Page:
Can Woodside shares deliver an attractive dividend yield AND 16% upside in 2022?


The Woodside Energy Group Ltd (ASX: WDS) share price could have a bright future, according to brokers.

The dividend-paying energy stock has reportedly been tipped to gain more than 16% by a top broker.

At Friday’s close, the Woodside share price was $31.92, down 0.87% on the day.

For context, the S&P/ASX 200 Index (ASX: XJO) also finished in the red on Friday, sliding 1.76%. Meanwhile, the S&P/ASX 200 Energy Index (ASX: XEJ) was down 1.59%.

Let’s take a closer look at what the future might bring for the ASX 200 energy giant.

Could Woodside offer a 16% upside and 2.35% yield?

The Woodside share price could reach $37 in the relatively near future, a top broker has reportedly tipped.

The bullish prediction was tabled by JPMorgan, according to The Australian.

Excitingly, that would still leave the stock boasting a respectable dividend yield of 2.35%.

That takes into account the company’s previous two dividend payments — a 41.03 cent interim dividend paid in September and a $1.46 final dividend handed out in March.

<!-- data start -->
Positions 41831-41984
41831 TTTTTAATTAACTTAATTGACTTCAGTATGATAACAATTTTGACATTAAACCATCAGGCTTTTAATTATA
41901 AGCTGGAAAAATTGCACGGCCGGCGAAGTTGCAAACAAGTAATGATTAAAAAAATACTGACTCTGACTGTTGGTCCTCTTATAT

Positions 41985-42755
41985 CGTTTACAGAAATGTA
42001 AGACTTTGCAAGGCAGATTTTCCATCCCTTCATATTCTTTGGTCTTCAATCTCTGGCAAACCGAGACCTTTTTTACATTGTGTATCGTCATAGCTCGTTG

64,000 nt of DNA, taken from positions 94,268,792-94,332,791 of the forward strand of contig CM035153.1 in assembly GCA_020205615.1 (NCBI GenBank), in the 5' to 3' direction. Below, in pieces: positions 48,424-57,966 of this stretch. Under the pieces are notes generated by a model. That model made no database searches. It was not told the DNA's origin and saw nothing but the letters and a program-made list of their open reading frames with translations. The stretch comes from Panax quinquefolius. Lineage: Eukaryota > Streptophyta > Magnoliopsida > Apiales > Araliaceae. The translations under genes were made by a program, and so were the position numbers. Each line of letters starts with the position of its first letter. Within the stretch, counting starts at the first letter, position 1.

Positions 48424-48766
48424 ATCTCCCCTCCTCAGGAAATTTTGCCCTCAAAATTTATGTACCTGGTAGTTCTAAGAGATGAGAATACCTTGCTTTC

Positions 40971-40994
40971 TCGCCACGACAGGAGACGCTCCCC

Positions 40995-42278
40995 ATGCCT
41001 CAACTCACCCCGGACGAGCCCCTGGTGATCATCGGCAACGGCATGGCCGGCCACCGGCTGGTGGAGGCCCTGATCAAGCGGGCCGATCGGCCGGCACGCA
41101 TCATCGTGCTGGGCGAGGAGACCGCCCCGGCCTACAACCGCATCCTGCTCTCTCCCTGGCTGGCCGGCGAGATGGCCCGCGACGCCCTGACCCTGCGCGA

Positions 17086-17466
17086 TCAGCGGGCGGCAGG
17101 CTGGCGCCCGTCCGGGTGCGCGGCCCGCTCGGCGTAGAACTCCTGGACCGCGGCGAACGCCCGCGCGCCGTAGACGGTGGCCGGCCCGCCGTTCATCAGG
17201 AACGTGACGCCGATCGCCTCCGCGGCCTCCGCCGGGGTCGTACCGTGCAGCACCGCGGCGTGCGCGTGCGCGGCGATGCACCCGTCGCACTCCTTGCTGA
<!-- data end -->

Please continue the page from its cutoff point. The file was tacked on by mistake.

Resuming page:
However, Morgan Stanley is expecting the stock to trade with a dividend yield of 10% to 12% over the coming years following the company’s merger with BHP Group Ltd (ASX: BHP)’s petroleum assets. Though, it noted that prospect is reliant on energy prices remaining strong.

In fact, the broker reportedly expects Woodside to pay out US$20 billion of dividends over the coming decade.

Perhaps unsurprisingly, Morgan Stanley is said to be more bullish on Woodside, slapping it with a $40 price target.

Wilson Asset Management (WAM) also likes the newly merged company.

As my colleague Tristan Harrison recently reported, the fund believes that by merging Woodside and BHP’s petroleum business the former’s balance sheet has been “de-geared”, allowing it to push forward with major projects.

Friday’s dip wasn’t enough to dint the Woodside share price’s impressive year-to-date performance.

Right now, the stock is trading for 40% more than it was at the start of 2022. It’s also 37% higher than it was this time last year.

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